Finally, priests and pastors should have a very high degree of patience because, in Jesus Christ and with Jesus Christ, they are both priests and victims for the sins of the world. Jesus Christ the priest wished to be the victim of his sacrifice. He became the host-victim for all people. Since priests are like sacraments and representations of him who lives in them to continue his priesthood and whom he clothes with his external conduct and his interior dispositions, as well as with his power and his person, he wishes furthermore that they be interiorly rooted in the spirit and dispositions of a host-victim in order to suffer, endure, do penance, in short, to immolate themselves for the glory of God and the salvation of the people.

In imitation of our Lord, priests should not only be victims for sin through persecution, penance, internal and external sufferings, but also they should be like the victims of a holocaust. This is their true vocation. For they should not merely suffer, as he did, all sorts of difficulties both for their own sins and the sins of the people entrusted to them, but even more the should be entirely consumed with him through love.

The spirit of love strengthens and empowers us to endure affliction and suffering, no matter how great they are. Since he is infinite, he gives us as much as we need to endure those that can occur in our vocation.

All the torments of the world are nothing to a generous soul filled with the power of a God, who is able to shoulder countless sufferings more violent than all those that the world and the devil might afflict us with. It is with this Spirit that Saint Paul said: I can do all things in him who strengthens me (Phil 4:14). Everything he saw seemed little to do or suffer because of the God who dwelled in him.

It is through this same eternal, immense, and all-powerful Spirit that he called his sufferings light and momentary, because Jesus Christ who suffered and bore them in himself and allowed him to see and experience something of his eternity through his presence, caused him to look upon the entire duration of this life as but a moment. This is how our Lord, who allows us to experience interiorly that his power and his strength could support a thousand worlds, leads us to call his burden light.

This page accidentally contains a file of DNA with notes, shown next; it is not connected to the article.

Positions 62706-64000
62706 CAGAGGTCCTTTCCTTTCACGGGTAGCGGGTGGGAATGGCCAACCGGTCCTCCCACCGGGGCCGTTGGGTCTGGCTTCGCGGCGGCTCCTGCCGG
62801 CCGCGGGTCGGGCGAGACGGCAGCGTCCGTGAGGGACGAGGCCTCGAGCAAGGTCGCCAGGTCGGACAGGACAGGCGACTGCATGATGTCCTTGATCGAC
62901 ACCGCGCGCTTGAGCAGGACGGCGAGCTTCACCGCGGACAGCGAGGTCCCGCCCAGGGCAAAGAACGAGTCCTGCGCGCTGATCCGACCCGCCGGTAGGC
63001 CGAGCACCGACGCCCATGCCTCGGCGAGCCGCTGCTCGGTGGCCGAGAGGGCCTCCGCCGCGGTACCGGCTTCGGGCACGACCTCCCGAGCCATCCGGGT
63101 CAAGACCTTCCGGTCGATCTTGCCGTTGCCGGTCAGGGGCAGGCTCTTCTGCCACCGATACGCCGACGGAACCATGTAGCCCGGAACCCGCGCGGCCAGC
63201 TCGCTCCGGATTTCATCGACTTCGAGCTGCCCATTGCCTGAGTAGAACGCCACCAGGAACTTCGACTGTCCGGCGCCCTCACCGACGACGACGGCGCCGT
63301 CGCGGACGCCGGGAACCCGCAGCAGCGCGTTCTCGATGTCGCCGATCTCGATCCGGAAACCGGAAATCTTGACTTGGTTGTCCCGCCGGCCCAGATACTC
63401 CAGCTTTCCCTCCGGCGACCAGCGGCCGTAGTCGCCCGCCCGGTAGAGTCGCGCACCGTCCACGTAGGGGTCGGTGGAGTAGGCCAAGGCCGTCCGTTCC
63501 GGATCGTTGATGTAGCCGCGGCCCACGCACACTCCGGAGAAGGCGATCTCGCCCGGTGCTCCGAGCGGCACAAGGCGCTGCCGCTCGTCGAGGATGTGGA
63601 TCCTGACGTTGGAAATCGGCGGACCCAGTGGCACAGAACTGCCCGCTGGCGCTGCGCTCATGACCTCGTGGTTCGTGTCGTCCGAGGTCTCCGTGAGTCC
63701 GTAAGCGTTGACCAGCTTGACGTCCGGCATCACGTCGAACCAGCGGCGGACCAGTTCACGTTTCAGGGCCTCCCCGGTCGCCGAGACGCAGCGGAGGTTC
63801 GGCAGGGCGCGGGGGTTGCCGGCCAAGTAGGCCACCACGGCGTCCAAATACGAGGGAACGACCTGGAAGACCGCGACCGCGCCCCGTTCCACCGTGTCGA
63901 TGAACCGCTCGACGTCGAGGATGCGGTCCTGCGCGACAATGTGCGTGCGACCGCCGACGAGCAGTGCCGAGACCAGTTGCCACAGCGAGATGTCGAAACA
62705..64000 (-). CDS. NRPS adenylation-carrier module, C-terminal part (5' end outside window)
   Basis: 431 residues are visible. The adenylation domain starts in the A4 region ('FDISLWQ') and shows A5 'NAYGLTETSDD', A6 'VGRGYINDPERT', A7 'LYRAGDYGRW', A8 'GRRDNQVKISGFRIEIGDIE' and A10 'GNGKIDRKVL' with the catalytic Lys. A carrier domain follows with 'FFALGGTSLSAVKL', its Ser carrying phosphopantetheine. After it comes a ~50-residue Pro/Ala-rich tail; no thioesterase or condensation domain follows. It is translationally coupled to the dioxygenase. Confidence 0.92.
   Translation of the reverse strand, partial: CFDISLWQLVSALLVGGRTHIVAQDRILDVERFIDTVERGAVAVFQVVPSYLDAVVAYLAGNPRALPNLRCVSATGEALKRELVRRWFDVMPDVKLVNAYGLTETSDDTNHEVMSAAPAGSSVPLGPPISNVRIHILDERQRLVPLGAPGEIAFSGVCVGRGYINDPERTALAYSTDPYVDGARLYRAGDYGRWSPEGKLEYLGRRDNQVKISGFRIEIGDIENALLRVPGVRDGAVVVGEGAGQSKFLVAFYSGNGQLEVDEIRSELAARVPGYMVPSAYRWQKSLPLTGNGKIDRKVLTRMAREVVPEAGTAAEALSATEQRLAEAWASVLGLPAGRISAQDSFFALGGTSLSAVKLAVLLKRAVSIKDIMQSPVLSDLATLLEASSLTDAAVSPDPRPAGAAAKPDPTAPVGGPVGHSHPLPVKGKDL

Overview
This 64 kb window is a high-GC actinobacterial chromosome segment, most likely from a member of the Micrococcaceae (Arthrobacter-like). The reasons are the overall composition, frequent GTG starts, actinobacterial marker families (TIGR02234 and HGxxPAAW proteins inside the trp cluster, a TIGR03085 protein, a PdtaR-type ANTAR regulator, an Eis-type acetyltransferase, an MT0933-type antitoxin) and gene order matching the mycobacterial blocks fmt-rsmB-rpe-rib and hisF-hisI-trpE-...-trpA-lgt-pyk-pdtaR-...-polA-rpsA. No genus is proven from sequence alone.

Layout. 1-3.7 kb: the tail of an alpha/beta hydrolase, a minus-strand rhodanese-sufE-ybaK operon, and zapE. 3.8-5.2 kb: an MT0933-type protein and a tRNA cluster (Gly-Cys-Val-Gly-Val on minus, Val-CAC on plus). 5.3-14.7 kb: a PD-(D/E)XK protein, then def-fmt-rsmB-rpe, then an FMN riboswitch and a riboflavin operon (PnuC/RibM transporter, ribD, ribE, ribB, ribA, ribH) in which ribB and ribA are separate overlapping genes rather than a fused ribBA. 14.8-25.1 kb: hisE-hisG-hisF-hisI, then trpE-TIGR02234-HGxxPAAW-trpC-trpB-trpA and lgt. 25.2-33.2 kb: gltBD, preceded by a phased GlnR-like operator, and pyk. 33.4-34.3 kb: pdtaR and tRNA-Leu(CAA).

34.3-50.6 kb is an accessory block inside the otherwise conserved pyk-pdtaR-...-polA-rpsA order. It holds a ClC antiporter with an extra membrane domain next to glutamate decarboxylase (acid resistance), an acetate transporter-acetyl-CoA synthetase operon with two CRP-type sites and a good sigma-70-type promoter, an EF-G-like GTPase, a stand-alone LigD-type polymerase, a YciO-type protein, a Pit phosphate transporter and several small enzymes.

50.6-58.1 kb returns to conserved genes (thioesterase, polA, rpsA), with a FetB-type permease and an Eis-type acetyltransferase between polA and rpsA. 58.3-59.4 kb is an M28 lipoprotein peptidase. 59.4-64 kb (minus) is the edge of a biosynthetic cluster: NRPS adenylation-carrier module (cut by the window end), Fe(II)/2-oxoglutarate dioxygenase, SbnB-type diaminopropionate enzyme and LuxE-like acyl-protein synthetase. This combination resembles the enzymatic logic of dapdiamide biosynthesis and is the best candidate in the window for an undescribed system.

Fr. Bowden’s Meditations for Lent

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Christ in the Desert, Ivan Kramskoi, 1872. (Source)

Some of my readers will no doubt recognize the name of Fr. Sebastian Bowden of the London Oratory. He achieved some small notoriety as the priest who nearly converted Oscar Wilde in the 1870’s. He was also a well-respected spiritual teacher, though sadly neglected today. I would like to make some of his wisdom available, especially as it bears on the season we enter on this Ash Wednesday.

Here’s Fr. Bowden’s advice for Lent:

Consider the bearing that Lent has upon Death. Lent is given us as a time of preparation, and the way it is spent has great influence on the times that follow it: a carefully spent Lent will bring about a careful month after it, and the influence of that may go on through the year. So, we may look upon each Lent as a bringing us nearer to a good state for death, by making a fresh mark on our life:—for as we live so we must die. Therefore enter fully into this spirit: withdraw as far as you possibly can from all outer things, in thought, during this season: let the things of Time go to a distance, and be as nothing to you. Be alone with God, and try simply to learn more and more where you are, and what you are worth, in His eyes only; and thus prepare yourself for joining Him in Eternity.